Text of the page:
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Storytelling in Action

Suspense, mysteries, and westerns are not the only genres that need action. Keeping your story filled with action-packed verbs helps the plot to move forward and creates a “page-turner.” Passive voice is only one kind of inactive writing. Selecting inexplicit verbs and “deadwood” sentence structure also keeps you from creating a moving, active plot. Passive […]

Don’t Make Their Lives Easy – by Gail Gaymer Martin

Too often authors make situations too easy for characters. They like the people they create, and just as they want happiness and success for their real life friends, they want the same for their characters. But a novel with easy to resolved problems is really a “why bother” story. Real life piles problems on people […]

The Word of Mouth Phenomenon

What most inspires you to see a movie? Is it a review? A trailer? You read the book? A friend made recommended it? Perhaps you use a combination of these, but a trailer often skews the actual quality of the movie. The laughs you have in a comedy trailer might be the only laughs in […]

Uses of Introspection

Years ago, I had a Q & A blog for Writers, and when I read these a month or so ago, I found some questions that are still pertinent today. So this post will take a look at Introspection and answer this readers question: Is interior monologue direct thought or is it reflection? Is there a […]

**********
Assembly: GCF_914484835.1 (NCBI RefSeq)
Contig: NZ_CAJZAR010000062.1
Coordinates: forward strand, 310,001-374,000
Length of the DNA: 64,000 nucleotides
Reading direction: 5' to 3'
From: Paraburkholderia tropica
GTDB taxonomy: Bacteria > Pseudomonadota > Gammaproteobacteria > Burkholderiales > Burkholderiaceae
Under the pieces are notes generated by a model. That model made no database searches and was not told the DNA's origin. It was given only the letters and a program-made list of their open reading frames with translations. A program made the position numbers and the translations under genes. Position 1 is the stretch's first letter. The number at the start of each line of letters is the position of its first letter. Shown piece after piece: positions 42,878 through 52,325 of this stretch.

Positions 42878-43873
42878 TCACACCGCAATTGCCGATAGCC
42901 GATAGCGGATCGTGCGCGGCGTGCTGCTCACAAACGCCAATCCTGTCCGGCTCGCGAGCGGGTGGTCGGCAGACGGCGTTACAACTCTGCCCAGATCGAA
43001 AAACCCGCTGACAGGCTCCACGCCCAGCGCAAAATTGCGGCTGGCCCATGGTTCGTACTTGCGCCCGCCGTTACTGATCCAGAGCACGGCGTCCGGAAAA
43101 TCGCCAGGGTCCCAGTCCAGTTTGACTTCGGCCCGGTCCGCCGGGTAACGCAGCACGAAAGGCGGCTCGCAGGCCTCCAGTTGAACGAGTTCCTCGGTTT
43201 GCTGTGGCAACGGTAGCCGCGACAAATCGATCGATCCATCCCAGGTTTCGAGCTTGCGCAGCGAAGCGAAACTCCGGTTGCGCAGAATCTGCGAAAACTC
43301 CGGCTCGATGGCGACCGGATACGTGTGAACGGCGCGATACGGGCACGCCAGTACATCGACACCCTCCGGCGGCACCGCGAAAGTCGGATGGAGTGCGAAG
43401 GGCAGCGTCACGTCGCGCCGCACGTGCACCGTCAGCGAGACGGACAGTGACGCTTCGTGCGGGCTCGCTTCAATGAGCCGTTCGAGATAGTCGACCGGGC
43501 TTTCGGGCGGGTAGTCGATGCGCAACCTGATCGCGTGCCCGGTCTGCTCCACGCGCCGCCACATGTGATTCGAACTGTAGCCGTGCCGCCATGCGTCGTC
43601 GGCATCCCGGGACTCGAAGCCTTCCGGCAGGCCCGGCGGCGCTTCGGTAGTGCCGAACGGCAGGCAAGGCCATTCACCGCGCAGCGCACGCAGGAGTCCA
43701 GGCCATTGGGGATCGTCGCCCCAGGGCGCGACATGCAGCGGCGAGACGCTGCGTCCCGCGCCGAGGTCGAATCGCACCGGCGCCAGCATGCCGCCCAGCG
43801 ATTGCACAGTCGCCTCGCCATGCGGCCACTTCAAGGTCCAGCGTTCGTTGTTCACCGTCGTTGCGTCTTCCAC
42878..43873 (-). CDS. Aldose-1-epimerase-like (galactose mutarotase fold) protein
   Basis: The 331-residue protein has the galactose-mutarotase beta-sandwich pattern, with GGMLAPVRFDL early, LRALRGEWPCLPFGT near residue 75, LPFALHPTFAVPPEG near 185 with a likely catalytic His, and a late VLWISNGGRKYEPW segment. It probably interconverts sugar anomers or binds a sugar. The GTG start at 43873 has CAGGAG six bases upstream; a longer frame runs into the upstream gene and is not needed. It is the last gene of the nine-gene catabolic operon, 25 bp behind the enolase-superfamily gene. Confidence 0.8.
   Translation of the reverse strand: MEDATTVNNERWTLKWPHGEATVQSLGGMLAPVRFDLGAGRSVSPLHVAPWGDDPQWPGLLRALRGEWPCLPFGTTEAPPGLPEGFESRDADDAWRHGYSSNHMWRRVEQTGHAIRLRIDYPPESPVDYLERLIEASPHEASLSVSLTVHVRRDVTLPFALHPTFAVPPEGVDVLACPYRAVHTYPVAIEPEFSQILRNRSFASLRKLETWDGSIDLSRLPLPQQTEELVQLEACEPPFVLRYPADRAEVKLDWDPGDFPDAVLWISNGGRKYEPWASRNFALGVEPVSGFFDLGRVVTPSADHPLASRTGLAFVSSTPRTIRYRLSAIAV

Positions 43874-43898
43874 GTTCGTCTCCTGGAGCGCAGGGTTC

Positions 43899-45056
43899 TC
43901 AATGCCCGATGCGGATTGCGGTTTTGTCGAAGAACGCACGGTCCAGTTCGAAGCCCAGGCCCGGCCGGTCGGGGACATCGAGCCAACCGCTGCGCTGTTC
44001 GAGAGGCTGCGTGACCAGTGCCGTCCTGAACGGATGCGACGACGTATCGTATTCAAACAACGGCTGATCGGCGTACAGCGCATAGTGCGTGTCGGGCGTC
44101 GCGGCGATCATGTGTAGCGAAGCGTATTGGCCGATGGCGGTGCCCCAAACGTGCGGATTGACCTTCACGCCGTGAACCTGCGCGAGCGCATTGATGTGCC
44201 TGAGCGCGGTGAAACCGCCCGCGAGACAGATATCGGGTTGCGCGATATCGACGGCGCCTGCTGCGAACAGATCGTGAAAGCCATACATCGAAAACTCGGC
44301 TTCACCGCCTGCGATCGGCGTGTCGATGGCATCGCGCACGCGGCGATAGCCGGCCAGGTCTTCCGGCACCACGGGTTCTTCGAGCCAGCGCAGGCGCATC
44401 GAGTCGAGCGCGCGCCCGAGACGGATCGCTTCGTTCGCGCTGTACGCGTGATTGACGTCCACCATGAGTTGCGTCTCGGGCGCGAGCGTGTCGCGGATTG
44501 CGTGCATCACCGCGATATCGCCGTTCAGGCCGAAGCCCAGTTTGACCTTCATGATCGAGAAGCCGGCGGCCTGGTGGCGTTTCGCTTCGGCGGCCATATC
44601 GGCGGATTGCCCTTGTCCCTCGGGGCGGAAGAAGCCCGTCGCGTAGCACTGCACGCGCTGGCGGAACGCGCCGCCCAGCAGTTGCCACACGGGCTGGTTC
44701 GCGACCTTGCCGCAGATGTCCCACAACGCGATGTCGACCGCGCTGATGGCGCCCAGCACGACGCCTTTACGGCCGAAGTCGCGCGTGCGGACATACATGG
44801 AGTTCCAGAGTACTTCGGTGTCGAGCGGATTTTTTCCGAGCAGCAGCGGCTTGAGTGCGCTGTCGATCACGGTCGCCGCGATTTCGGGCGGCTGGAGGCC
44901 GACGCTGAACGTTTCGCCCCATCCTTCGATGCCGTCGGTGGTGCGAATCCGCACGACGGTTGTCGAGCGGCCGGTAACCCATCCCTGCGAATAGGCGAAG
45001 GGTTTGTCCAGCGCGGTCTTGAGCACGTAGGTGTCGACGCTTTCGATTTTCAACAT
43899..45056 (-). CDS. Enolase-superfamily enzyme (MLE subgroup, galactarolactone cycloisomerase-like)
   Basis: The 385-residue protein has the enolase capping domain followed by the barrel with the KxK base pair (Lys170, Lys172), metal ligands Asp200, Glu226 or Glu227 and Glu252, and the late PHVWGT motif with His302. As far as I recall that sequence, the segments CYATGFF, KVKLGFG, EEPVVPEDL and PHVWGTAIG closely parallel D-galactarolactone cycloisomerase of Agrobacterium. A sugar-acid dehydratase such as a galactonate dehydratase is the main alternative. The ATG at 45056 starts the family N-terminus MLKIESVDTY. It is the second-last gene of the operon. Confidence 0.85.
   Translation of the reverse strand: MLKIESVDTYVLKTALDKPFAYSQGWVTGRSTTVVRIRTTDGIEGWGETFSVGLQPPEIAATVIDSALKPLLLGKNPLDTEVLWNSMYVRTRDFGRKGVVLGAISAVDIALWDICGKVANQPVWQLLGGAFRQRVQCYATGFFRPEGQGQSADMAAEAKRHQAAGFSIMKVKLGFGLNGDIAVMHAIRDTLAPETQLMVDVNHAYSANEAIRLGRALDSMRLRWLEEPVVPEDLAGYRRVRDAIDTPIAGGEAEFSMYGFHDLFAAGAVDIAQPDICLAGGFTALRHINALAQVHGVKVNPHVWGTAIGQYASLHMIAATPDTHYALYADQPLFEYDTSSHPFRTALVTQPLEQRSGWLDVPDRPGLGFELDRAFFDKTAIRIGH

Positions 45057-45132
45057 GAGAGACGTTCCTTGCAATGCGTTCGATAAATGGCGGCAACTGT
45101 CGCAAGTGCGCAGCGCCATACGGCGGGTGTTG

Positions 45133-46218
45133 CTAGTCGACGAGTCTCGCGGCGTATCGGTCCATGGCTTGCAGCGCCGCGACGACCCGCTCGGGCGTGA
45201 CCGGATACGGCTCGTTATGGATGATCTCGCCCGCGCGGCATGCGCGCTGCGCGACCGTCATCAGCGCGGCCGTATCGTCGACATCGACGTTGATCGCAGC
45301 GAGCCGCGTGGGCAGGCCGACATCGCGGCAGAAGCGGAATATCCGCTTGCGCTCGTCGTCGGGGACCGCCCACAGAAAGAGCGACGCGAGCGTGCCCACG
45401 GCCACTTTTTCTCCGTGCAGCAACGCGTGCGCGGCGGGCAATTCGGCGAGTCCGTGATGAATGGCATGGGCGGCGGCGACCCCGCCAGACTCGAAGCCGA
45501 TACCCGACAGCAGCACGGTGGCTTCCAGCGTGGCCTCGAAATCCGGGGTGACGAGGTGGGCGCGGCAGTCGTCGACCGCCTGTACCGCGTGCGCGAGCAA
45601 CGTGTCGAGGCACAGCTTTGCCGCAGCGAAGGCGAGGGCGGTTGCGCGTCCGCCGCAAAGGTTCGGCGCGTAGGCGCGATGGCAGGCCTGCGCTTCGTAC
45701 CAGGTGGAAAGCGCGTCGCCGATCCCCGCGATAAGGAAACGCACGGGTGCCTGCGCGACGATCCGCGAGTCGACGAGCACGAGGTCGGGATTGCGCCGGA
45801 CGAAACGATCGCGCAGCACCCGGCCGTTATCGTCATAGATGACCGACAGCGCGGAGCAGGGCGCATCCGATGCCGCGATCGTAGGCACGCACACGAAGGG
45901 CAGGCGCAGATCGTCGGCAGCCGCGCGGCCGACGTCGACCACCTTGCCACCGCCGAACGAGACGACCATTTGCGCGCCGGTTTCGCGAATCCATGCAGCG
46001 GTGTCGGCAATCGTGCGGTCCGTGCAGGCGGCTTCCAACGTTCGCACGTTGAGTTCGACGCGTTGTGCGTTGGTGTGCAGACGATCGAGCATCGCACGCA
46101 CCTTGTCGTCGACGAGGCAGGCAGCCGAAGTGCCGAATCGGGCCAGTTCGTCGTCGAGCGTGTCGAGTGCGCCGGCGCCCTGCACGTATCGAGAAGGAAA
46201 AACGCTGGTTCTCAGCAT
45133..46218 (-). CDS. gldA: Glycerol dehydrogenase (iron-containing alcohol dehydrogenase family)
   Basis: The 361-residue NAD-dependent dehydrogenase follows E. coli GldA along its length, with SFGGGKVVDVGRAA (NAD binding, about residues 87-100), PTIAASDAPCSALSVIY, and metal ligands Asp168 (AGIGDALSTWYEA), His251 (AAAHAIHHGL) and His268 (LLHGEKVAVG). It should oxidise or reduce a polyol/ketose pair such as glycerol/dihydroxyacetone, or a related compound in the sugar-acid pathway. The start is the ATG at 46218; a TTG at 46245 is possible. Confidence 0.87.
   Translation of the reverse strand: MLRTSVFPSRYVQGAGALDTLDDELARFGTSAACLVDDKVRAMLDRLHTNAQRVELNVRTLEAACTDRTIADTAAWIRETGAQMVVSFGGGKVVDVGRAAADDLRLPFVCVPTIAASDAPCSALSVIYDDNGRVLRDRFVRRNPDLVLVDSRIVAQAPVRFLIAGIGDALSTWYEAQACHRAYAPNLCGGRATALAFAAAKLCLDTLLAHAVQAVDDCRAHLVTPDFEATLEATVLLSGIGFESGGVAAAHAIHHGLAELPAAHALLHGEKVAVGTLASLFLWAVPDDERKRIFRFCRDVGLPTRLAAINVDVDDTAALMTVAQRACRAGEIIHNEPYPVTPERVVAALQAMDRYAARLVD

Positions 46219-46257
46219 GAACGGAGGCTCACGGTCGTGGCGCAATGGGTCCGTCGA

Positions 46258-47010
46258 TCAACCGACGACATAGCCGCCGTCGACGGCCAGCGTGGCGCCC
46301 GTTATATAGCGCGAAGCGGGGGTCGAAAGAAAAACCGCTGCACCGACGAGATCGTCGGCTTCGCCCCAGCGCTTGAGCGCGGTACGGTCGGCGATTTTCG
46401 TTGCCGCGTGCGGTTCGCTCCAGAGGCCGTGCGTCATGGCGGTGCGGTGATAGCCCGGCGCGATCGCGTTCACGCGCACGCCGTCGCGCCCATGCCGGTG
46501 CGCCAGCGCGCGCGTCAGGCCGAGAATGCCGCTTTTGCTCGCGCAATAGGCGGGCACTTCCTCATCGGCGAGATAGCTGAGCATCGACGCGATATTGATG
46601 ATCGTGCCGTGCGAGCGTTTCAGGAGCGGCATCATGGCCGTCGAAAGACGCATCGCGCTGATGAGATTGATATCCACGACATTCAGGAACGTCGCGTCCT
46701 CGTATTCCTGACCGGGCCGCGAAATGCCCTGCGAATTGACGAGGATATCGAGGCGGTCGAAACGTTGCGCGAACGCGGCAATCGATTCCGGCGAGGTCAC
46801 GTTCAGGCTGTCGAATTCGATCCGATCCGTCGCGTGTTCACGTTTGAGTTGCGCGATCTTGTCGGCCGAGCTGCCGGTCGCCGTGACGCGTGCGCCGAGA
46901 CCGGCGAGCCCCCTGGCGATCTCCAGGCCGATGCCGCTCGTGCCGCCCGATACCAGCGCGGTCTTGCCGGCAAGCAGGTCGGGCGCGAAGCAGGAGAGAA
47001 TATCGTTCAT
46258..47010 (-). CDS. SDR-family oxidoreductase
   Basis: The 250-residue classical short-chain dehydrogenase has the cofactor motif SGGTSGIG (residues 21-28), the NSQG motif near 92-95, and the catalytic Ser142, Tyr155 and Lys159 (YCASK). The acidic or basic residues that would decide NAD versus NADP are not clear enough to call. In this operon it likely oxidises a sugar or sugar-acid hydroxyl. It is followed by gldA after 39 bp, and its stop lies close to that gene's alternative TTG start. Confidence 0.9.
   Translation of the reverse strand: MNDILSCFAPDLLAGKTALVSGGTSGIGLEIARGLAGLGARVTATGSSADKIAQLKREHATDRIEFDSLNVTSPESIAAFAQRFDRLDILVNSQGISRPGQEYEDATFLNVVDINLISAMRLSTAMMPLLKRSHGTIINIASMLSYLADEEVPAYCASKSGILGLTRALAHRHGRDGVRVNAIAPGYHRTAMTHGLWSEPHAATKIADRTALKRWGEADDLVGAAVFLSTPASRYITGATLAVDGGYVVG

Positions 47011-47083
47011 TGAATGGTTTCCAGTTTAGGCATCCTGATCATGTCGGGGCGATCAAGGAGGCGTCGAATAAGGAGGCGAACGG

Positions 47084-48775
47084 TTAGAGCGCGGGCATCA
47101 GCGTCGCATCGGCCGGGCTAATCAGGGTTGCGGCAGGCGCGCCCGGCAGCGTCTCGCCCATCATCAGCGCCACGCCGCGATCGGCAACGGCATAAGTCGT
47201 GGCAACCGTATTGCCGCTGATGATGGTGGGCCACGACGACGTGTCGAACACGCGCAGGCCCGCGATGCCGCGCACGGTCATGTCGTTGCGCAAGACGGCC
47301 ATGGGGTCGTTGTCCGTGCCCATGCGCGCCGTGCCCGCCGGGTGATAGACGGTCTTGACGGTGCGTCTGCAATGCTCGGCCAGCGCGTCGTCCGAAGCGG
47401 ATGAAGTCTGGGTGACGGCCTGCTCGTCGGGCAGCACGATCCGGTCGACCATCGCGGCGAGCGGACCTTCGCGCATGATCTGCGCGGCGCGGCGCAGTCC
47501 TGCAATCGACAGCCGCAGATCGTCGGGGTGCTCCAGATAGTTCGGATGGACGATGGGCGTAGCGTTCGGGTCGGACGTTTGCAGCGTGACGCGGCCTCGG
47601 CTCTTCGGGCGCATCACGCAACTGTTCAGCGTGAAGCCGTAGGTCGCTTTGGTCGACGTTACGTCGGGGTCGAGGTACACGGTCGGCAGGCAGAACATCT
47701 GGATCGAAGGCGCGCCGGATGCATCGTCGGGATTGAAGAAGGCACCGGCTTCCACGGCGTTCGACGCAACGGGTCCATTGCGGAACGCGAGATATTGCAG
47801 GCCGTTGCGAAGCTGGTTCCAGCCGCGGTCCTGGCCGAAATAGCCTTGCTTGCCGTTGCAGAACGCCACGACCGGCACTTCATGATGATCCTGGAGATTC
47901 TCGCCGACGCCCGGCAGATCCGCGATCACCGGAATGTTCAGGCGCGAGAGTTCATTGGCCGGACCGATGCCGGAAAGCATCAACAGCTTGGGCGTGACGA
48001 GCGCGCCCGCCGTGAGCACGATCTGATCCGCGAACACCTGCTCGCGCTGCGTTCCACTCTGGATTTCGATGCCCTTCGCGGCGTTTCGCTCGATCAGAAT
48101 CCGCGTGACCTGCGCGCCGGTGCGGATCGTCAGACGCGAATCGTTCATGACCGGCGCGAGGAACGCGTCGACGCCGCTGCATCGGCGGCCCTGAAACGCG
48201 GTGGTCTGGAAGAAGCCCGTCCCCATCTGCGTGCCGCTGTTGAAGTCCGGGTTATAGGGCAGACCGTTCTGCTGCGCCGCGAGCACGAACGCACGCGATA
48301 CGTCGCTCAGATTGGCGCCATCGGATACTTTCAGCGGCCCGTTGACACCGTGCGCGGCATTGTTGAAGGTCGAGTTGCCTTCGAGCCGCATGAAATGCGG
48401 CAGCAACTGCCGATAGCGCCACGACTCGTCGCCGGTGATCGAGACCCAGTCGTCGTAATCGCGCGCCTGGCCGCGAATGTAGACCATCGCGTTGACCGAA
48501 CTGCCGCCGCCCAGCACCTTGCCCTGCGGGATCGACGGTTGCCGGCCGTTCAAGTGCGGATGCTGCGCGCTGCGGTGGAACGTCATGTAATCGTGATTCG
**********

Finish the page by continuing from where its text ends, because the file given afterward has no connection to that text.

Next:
Symbolism by guest Stephanie Prichard

One of my favorite options of this blog is inviting guest bloggers to share their ideas on using the various elements or techniques in the craft of writing fiction. Today my guest is Stephanie Prichard who has  co-author a faith-filled novel with her husband Don. Not only does she share ideas on using symbolism to enhance the meanings within your novel, but also is […]


When I first starting writing Shadowed in Silk I didn’t plan on it being a series, but as the story took shape I realized there was just too much going on in the lives of my secondary characters. The full story could only be told in a three book series Twilight of the British Raj. […]

Throw-Back Thursday Q & A: Ten Ways Authors Can Promote A Book

Using the idea of throwback Thursday, I looked at some of my old website posts from years ago, and found numerous ones that were significant for novelists and writers today. One feature I had was a list of Questions that I’d received from writers and my Answers. Today I will offer the updated post on: Question: What can […]

Following The Research Trail to Highland Hall from Carrie Turansky

Today my guest blogger is award-winning novelist Carrie Turansky author of of more than a dozen novels and novellas. Her most recent novel The Daughter of Handland Hall is from The Edwardian Brides, Book 2. Thanks Carrie for telling the audience of Writing Fiction about your research experiences and techniques. Research is key for the historical novelist. I’ve found […]

Each Character Has His Story

Each character in a novel has his own story, even the villain. This brief vide is probably an ad for a restaurant but it reminds us that each person we see is carrying the burden or the joy of his own story…something that affects his life and his point of view. The  character’s story relates to […]

Imagery In Fiction by guest blogger Renee Ryan

I’m always pleased to introduce a guest blogger to share another take on an element or techinque in writing fiction. Today Renee Ryan visits us again with the topic: Imagery. You will find this fiction technique to be good for stimulating your creative juices. Imagery can enhance your story in a unique way.  So here’s […]